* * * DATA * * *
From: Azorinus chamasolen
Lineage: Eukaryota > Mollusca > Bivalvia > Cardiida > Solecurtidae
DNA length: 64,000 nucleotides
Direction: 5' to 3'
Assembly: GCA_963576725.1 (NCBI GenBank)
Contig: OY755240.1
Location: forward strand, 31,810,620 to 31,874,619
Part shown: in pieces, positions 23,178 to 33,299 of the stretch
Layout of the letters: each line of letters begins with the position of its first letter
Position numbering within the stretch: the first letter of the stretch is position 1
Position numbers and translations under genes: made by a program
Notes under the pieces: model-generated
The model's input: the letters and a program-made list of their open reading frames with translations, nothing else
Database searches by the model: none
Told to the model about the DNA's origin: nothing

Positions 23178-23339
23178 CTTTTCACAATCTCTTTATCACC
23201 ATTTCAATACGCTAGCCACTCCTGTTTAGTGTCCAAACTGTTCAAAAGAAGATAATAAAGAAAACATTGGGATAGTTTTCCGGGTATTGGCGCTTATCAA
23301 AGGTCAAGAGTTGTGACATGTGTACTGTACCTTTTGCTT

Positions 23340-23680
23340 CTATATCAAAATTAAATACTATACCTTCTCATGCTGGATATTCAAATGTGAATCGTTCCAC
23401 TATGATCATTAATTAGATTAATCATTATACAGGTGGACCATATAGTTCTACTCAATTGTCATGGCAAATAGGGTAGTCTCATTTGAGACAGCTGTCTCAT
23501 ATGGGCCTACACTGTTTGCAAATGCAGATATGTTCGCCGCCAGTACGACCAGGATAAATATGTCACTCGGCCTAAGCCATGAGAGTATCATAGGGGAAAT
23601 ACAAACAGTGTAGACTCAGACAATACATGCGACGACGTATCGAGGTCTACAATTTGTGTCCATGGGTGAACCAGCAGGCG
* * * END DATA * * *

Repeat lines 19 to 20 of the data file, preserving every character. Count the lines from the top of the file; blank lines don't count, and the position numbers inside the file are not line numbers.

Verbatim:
23301 AGGTCAAGAGTTGTGACATGTGTACTGTACCTTTTGCTT

Positions 23340-23680